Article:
How to Introduce Chinese Culture to Foreigners

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Giving a general overview of Chinese culture to foreigners can be difficult because its scope is so large. In addition, regional variations in many beliefs and practices can be a source of fascinating conversation between two Chinese people of different ethnic groups. However, by giving a good, general overview you can entertain and educate a group of foreigners while helping them to avoid some common cultural mistakes when visiting or interacting with Chinese people.

1 Give a brief overview of Chinese history

Give a brief overview of Chinese history, mentioning that it dates back around 6,000 years. Many cultural faux pas date from very ancient times and are based on Taoism and numerology that are credited to the near-mythological Huang Di, or the Yellow Emperor.

2 Describe the importance

Describe the importance of numerology in Chinese culture. Common mistakes include giving gifts in multiples of four. The Chinese word for the number four sounds very much like the word for death, thus giving someone something in multiples of four is tantamount to inviting death.

3 Introduce other cultural taboos

Introduce other cultural taboos, such as giving a lover shoes. Giving a lover shoes invites them to walk away. A gift of a clock, because of the similarity between the word for clock and the word for death, invites death into the life of the recipient.

4 Discuss numbers that are considered auspicious

Discuss numbers that are considered auspicious. Those include two, which is a symbol of unity and germination; five, which symbolizes the self; and eight, which symbolizes sudden prosperity and is commonly used in Chinese Buddhism and Taoism.

5 Discuss some common cultural practices

Discuss some common cultural practices that can cause inadvertent offense. One is the requirement that all business cards be presented to the recipient using two hands. Using one hand is considered a slight and an indication that the presenter doesn't respect the recipient. Although not as critical, it is important to use two hands when presenting anything to a recipient, including anything from a gift to a cup of tea. Another common practice in the west is to cross your legs. In China, this is considered a liberty that shows too much familiarity. In addition, presenting the soles of your shoes to others across from you indicates a lack of respect.

6 Present the history of Chinese science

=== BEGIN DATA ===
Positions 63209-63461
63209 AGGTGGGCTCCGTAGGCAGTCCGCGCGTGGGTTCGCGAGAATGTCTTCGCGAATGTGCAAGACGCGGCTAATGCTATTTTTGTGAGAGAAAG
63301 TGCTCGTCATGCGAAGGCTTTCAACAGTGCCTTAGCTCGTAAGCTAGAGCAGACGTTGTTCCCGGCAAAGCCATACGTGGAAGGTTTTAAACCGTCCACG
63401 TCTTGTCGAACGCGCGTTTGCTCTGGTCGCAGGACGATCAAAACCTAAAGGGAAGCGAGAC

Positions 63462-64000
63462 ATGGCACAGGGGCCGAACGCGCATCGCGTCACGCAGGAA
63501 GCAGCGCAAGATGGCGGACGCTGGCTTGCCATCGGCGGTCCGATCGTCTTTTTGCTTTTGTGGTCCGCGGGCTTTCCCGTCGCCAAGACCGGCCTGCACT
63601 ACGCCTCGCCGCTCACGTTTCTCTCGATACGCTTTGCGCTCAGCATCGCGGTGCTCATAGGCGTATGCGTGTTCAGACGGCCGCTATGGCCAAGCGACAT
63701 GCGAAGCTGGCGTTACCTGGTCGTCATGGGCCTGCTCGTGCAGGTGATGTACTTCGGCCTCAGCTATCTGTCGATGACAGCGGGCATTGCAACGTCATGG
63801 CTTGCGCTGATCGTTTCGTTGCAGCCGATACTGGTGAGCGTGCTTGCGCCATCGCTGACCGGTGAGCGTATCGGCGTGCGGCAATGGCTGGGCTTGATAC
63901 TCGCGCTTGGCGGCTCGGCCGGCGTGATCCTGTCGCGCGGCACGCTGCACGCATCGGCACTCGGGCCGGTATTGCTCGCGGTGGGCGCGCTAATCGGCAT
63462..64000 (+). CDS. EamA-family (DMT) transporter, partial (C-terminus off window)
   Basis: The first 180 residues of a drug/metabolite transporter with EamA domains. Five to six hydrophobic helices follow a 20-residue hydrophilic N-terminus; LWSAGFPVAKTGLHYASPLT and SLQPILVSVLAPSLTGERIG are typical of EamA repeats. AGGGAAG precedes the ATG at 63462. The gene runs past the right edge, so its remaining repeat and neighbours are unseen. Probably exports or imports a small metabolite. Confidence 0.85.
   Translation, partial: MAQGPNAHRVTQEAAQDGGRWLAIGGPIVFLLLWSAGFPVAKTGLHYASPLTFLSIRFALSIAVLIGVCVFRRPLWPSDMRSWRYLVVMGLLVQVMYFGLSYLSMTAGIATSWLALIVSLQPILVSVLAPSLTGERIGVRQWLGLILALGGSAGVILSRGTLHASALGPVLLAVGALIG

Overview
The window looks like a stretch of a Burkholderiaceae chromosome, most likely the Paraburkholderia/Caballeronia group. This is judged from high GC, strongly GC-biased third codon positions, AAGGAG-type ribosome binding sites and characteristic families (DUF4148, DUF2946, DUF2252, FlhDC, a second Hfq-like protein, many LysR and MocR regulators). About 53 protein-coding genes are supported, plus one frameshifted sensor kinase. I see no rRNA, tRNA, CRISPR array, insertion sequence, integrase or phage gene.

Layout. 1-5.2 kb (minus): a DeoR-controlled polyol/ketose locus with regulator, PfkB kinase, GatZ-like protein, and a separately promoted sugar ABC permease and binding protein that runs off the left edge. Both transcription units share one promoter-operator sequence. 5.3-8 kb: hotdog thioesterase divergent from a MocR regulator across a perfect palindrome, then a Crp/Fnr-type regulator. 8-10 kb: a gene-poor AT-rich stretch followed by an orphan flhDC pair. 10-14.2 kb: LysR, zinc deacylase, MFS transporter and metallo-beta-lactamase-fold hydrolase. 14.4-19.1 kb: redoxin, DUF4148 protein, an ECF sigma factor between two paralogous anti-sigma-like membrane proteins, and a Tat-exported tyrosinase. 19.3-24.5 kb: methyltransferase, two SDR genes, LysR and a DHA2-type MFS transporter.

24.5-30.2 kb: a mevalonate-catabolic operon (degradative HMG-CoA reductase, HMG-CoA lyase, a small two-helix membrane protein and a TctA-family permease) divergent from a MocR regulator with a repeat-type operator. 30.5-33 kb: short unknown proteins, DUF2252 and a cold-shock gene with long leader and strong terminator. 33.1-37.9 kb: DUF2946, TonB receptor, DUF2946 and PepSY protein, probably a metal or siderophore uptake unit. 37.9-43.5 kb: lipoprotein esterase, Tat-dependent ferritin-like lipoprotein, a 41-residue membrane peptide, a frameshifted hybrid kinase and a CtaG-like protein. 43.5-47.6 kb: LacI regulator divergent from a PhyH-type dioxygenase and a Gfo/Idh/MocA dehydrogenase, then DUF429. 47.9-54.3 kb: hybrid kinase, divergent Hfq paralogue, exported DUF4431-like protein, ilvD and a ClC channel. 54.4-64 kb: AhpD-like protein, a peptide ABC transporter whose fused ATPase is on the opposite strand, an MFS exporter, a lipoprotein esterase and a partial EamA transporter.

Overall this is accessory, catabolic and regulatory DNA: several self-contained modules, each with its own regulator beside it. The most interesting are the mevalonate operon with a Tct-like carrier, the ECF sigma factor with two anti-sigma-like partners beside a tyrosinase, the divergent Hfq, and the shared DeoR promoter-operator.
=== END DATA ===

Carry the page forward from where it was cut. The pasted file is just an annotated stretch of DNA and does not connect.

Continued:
Present the history of Chinese science. Chinese medicine is a good starting point because it allows the introduction of the concept of the qi and yin and yang forces. Other Chinese advances include the earliest development of paper and the printing press and the invention of gunpowder.

7 Discuss the depth and complexity

Discuss the depth and complexity of different Chinese visual arts, including watercolors, jade and stone carvings and calligraphy. Use examples to help bring the textures to life.

8 Tell the audience about the many different spoken dialects

Tell the audience about the many different spoken dialects. Although Mandarin is the official language, there are hundreds of other major dialects and thousands of minor regional dialects that use a shared system of writing.

9 Explore the different regional cuisines

Explore the different regional cuisines and how many of the recipes used by fine chefs have remained unchanged for hundreds of years. Depending on the audience, you could present the Chinese proverb that "Chinese will eat anything with four legs except the table."

10 Explain Chinese culture

Explain how Chinese culture has absorbed and adopted different religious traditions. Although Taoism is likely the oldest religion, Buddhism was absorbed and incorporated into Chinese religious traditions. Most Chinese temples mix both Buddhist and Taoist deities and practices. Confucian temples are more philosophical temples than temples for the worship of deities, and usually don't have icons from other religions.

11 Give a good overview

Give a good overview of Chinese New Year. Chinese New Year is the largest holiday not only in China, but in most other Asian cultures. Chinese New Year is considered a breaking point through which people can leave bad luck in a previous year behind. It is a time when families gather, celebrate and feast. During Chinese New Year, it is customary to give red envelopes with money to children and in some cases to friends and other family members. Rules of numerology must be strictly followed and no denominations of four should ever be used (400, 4,000 or 40,000). Firecrackers bring good luck and scare away evil spirits and influences.

Although he grew up in Latin America, Mr. Ma is a writer based in Denver. He has been writing since 1987 and has written for NPR, AP, Boeing, Ford New Holland, Microsoft, RAHCO International, Umax Data Systems and other manufacturers in Taiwan. He studied creative writing at Mankato State University in Minnesota. He speaks fluent Mandarin Chinese, English and reads Spanish.